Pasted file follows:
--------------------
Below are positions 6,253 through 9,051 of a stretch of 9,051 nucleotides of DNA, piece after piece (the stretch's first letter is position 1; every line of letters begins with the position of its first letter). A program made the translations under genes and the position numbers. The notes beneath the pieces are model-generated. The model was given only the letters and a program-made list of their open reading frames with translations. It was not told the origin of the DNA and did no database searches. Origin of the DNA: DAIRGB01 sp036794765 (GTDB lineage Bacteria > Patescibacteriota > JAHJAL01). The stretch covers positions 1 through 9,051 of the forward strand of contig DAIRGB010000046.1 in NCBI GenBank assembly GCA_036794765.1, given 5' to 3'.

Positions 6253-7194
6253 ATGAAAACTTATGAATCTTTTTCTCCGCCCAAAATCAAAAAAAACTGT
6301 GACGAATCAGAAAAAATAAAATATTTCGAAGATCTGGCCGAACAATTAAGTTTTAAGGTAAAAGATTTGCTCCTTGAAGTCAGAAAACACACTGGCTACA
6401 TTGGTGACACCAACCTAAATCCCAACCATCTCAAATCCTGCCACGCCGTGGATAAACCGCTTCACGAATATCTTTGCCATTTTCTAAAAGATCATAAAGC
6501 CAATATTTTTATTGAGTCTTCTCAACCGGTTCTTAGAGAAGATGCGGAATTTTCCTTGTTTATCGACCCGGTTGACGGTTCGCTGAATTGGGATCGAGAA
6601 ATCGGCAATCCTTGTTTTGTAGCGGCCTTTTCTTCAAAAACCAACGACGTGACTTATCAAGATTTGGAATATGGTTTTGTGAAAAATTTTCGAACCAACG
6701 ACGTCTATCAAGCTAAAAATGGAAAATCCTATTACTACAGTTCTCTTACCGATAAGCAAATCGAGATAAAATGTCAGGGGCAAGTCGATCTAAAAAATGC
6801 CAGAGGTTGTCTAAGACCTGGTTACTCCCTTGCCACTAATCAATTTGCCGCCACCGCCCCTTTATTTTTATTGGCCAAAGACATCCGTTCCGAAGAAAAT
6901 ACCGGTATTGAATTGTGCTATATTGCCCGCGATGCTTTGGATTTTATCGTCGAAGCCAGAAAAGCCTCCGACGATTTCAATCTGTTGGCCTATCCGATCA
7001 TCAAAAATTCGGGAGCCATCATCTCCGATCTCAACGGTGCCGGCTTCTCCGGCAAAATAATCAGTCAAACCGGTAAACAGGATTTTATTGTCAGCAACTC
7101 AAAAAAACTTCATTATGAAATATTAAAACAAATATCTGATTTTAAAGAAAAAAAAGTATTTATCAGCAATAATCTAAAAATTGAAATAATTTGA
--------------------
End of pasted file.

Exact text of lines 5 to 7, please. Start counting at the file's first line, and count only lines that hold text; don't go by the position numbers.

6401 TTGGTGACACCAACCTAAATCCCAACCATCTCAAATCCTGCCACGCCGTGGATAAACCGCTTCACGAATATCTTTGCCATTTTCTAAAAGATCATAAAGC
6501 CAATATTTTTATTGAGTCTTCTCAACCGGTTCTTAGAGAAGATGCGGAATTTTCCTTGTTTATCGACCCGGTTGACGGTTCGCTGAATTGGGATCGAGAA
6601 ATCGGCAATCCTTGTTTTGTAGCGGCCTTTTCTTCAAAAACCAACGACGTGACTTATCAAGATTTGGAATATGGTTTTGTGAAAAATTTTCGAACCAACG